Focus on the Pig: The Making It Better Symposium at RISD
Mar 16, 2011, 10:21 AM, Posted by Steve Downs
Aidan Petrie of Ximedica said it bluntly. In acknowledging that it is often tough for designers to break into health care institutions and play a significant role, Petrie, an industrial designer, gives this advice to designers: "remember, it’s not about putting lipstick on a pig – it’s about the pig." Exactly. In that stark phrase Petrie captured much of my thinking as I sat through the day-and-a-half long “symposium on art, design and the future of health care” at the Rhode Island School of Design (RISD), sponsored by RWJF’s Pioneer Portfolio. The intersection of art, design and health should not be about prettying up a lousy system—it should be about designing a better system to begin with.
The symposium was the brainchild of RISD president John Maeda, who wanted to connect the talents of RISD students and faculty with the urgent problems of health and health care. And there were many references to the strange bedfellows nature of the gathering. This awkwardness was most pronounced among the participants who came from the health care and public health side of the aisle. The artists and designers who spoke generally seemed quite comfortable with the notion that health does not exist independent of a broader life but is deeply intertwined, and as such, it is a natural subject for art and design.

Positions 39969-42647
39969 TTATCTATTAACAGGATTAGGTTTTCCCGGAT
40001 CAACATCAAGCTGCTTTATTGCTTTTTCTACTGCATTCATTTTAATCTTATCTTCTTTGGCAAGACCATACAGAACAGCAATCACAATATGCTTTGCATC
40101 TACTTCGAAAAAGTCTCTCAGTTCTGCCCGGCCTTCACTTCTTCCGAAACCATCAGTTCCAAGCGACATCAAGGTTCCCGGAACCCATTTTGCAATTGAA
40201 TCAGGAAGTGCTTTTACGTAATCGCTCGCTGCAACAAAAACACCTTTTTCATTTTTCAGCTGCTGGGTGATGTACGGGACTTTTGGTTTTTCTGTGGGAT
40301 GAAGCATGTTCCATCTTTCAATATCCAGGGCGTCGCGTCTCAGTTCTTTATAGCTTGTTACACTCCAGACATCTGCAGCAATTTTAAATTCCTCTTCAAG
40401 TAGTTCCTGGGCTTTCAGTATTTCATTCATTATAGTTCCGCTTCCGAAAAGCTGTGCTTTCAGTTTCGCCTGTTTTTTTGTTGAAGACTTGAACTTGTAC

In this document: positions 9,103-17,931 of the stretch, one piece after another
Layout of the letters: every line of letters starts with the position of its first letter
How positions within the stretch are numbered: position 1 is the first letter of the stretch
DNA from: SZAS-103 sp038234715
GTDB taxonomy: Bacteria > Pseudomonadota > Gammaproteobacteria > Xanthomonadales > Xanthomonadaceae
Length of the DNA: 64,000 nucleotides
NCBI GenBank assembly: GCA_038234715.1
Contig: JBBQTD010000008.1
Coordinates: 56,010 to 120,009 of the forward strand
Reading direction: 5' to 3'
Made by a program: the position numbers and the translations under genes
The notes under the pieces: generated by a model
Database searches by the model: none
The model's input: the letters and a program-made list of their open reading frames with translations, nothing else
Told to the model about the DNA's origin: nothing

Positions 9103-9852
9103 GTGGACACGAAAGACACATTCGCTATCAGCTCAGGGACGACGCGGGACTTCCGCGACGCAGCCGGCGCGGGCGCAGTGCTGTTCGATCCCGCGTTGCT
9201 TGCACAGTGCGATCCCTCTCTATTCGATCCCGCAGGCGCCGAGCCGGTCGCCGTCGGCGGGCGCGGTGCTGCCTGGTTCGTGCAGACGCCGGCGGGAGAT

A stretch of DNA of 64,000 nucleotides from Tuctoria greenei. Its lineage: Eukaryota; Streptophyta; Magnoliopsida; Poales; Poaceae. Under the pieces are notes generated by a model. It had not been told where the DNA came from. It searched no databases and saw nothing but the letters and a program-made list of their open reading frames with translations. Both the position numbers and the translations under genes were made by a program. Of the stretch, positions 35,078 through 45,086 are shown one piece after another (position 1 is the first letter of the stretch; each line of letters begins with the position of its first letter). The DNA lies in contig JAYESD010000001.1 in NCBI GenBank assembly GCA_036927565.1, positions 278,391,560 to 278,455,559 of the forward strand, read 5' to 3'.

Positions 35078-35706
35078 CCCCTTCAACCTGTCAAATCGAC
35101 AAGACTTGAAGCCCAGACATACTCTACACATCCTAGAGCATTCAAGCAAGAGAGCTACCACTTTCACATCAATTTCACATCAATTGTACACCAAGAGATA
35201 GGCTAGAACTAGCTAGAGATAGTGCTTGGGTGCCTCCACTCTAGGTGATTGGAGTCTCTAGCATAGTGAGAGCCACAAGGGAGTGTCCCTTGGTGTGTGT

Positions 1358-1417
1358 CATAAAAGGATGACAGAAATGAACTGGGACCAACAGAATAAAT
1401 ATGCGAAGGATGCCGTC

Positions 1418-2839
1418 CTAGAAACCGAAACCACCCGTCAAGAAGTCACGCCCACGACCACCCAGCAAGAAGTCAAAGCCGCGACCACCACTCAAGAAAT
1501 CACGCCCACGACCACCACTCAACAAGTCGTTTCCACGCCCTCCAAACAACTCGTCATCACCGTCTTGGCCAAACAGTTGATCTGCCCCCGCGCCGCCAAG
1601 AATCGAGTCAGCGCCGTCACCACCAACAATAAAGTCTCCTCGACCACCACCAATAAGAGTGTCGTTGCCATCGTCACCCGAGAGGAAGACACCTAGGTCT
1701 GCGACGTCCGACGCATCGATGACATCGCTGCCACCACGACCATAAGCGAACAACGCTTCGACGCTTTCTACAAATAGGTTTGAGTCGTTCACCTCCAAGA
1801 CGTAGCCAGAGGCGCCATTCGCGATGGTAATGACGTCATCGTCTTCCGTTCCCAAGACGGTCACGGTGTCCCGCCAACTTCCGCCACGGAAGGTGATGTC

So we saw Damon Rich apply a designer’s approach to understanding how to boost public participation in the decision-making processes that affect public spaces; the wonderful artist Mel Chin bring his passion and vision to the tragedy of lead poisoning in inner cities; and Amale Andraos’ brilliant visions of greener, healthier urban landscapes and buildings. But, by and large (there were exceptions), participants from the health sector looked at this question of how art and design could intersect with health with a slight puzzlement before defaulting to… communication. As one put it, we need great designers to help us communicate the complexity of health care in ways that people will understand. With all due respect to health communication, which is a vital field, health in the United States has even more fundamental challenges that demand the talents and skills of the design and artistic communities. Let’s get them to focus on the pig.
Within a couple of generations we have managed to engineer movement out of our work days, cooking out of our homes and play out of our children’s lives. We have designed communities and pioneered lifestyles whose only logical consequence is poor health. We have designed a health care system that has brought us the 7-minute office visit, the dreaded emergency room wait, the explanation of benefits statement, 50 million people without coverage and – oh yeah – a crushing federal deficit. I won’t be naïve and say that a few designers will turn this all around – these are deep-rooted problems – but I do believe strongly that we need the creativity and the perspective that they bring. We need people who look at these problems differently. Who are, as John Maeda put it, naturally curious. Whose views are not so deeply ingrained that they cannot ask “why not?” Who, like the delightfully unexpected Kelly Dobson, ask questions that stop us in our tracks, make us uncomfortable and make us remember that we’re human.